Dr. Tomatis’ Electronic Ear provides the well known Tomatis Effect which surpasses the other sound training programs that speak to aspects of Dr. Tomatis' work. It is a combination of audiology, acoustics, neuropsychology, psychology and physics to provide a complete treatment for children, adolescents and adults with learning difficulties, ADHD, ADD, low mood swings, anxiety disorders, sensory and motor integration problems and other behavioral issues. Children, Adolescents and Adults whose auditory perception is disrupted may cause effortful listening and slow auditory processing; and professionals who may suffer from anxiety, over-stress, and burnt-out feelings may benefit from this NEP program. Tomatis' work has been established in international markets for over 50 years and in the United States market for 25 years.
It is essential that children be able to filter out distractions, hold information in working memory and process that information in order to learn. ADHD makes it difficult for children to sustain attention and focus.
Much of our lives revolve around timing. Reading relies on timing. Sleep cycles rely on brain timing. Speaking is all about pauses and timing. Walking in rhythm relies on coordinated, timed movement, as does dancing; even baking cookies is a matter of timing. Synchronizing the body’s “internal clock” helps the functional brain networks communicate rhythmically and efficiently. The efficient communication between the brain and body allows all systems to be working at peak levels. When everything is working at the optimum level, the brain’s cognitive processes are free to work on memory, processing and coordinating action, all while still maintaining focus!
Interactive Metronome (I.M.) training also addresses sustained attention by guiding users to repeatedly respond to a cue across varying lengths of time.
I.M. Treatment for ADHD
NEP treatment for ADHD
Attention Deficit / Hyperactivity Disorders (ADHD)
medication for ADHD
Symptoms of adult ADHD are generally treated with medicine. But there's more to effective treatment than just taking a pill. Stimulants such as Ritalin and Adderall are often prescribed for attention deficit hyperactivity disorder (ADHD or ADD), but they might not be the best option for your child—and they’re certainly not the only treatment.
Medications for ADHD may help your child concentrate better or sit still, at least in the short term. But to date, there is little evidence that they improve school achievement, relationships, or behavioral issues over the long term. And even in the short term, medication won’t solve all problems or completely eliminate the symptoms of ADHD.
Furthermore, there are concerns about the effects these powerful drugs may have on a child’s developing brain. And the side effects—such as irritability, loss of appetite, and insomnia—can also be problematic.
The bottom line: medication is a tool, not a cure. And it is most effective when combined with other treatments that address emotional and behavioral issues.
Early Effects of the Tomatis Listening Method in Children with Attention Deficit
Liliana Sacarin, Antioch University - Seattle, 2013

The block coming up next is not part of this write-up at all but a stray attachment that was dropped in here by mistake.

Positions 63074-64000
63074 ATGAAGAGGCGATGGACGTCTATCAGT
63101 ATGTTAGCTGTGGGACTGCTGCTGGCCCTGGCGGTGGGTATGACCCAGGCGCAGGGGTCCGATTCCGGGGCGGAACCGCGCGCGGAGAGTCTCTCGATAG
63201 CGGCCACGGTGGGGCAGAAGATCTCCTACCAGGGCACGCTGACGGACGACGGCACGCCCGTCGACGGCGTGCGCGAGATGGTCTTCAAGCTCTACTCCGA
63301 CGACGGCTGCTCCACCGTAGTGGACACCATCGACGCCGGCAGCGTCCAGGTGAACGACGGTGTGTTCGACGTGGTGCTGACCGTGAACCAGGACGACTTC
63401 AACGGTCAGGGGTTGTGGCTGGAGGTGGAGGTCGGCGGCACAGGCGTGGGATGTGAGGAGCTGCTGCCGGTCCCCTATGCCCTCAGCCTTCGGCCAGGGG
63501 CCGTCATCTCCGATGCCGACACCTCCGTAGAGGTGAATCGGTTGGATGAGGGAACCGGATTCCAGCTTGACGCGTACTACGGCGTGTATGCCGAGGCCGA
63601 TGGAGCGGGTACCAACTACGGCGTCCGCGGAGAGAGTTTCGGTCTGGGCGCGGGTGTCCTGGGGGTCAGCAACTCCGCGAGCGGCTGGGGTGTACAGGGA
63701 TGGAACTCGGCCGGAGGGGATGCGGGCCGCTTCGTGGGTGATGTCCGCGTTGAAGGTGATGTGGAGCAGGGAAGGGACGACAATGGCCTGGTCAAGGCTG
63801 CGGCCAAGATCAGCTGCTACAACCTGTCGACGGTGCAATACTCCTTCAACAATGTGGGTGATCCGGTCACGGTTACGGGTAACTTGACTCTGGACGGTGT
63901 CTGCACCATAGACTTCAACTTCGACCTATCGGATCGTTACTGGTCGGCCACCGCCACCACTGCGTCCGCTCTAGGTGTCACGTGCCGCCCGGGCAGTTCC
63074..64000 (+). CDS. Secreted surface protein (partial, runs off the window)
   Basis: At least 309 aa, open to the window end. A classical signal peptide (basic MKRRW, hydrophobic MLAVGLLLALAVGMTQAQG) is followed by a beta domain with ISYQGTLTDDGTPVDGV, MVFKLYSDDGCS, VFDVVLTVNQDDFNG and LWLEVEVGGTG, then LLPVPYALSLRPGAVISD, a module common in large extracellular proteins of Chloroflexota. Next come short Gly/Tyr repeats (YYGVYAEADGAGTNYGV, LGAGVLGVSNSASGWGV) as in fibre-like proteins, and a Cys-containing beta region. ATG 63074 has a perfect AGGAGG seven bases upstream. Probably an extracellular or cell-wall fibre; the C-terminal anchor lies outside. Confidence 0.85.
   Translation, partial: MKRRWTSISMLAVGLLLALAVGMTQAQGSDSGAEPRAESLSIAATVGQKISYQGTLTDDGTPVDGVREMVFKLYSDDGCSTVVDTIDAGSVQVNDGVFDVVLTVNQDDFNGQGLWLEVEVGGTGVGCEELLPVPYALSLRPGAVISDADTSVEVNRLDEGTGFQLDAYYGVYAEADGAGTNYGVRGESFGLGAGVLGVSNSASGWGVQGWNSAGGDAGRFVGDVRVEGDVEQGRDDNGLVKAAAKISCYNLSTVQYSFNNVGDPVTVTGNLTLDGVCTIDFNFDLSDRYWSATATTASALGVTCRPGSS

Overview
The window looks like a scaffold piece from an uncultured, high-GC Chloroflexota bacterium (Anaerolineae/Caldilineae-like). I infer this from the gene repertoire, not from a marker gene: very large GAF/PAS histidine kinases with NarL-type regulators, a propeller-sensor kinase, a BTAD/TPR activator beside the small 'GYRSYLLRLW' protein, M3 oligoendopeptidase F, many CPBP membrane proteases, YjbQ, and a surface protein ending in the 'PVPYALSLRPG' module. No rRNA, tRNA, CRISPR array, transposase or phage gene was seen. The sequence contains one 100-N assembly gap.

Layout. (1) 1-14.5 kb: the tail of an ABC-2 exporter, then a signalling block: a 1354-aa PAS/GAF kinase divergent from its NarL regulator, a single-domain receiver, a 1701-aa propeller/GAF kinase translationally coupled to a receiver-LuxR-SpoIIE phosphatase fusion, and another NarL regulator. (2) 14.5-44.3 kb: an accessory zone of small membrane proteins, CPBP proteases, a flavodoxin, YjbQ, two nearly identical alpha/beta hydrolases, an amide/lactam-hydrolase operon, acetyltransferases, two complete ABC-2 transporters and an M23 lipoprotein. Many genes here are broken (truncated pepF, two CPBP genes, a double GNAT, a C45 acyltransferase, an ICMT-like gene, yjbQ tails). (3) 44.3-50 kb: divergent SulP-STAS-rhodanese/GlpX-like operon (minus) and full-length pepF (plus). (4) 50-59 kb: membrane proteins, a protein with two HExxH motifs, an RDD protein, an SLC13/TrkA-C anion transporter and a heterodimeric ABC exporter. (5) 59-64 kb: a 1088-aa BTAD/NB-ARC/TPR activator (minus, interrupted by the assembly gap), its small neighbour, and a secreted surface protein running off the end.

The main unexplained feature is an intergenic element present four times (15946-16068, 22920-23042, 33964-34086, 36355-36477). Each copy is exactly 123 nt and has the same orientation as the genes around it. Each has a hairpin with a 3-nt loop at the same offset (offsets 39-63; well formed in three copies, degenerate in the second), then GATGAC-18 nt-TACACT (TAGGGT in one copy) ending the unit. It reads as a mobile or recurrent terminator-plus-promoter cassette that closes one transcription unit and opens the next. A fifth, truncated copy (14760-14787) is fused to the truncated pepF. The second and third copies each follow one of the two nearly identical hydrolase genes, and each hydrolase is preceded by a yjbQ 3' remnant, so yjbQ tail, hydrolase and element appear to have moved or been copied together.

This study investigated the early effects of the Tomatis Method, hypothesizing improvement in processing speed, phonological awareness, reading efficiency, attention, behavior and brain physiology by the end of Phase 1 of the Tomatis Method. This study documented the effects of the first phase of the Tomatis Method on children with ADD ages 7-13. Of the 25 participants, 15 received solely the Tomatis treatment while 10 served as controls and were stabilized on ADD medication three months prior to and throughout the study. Therefore, this research study compared Tomatis versus non-Tomatis intervention, not ADD medication treatment with Tomatis intervention. The Tomatis group received 15 consecutive 2hour sessions; participants received no additional vestibular or visual-motor exercises throughoutthe research. Results revealed statistically significant improvements for the Tomatis when compared to the non-Tomatis group: the experimental group showed significant improvement in processing speed, phonological awareness, phonemic decoding efficiency when reading, behavior, and auditory attention. A statistically significant increase in slow brain activity at central and parietal midline recording sites in the Tomatis group was observed when comparing pre- and post treatment the ta/beta ratios within each group. Taken in isolation, these are paradoxical findings as they do not concur with the gains documented. The peak alpha v frequency values and thez-scored theta/beta ratios of the pre- and post- qEEGs for each participant in the Tomatis group were further explored. The paradoxical increase in the ta/betharatios obtained from individual raw values were not observed to the same extent when using z-scores. The z-scores suggested that the theta/betaratio, although higher for the Tomatis group after training, remains within the average range for all participants. The individual analysis showed that the changes observed still fell within normal values, which may serve to explain the behavioral gains. To conclude, the significant improvements noted in cognition, attention and behavior, strongly suggest that the Tomatis Method has positive effects in children with ADD. These early changes in brain physiology require further research.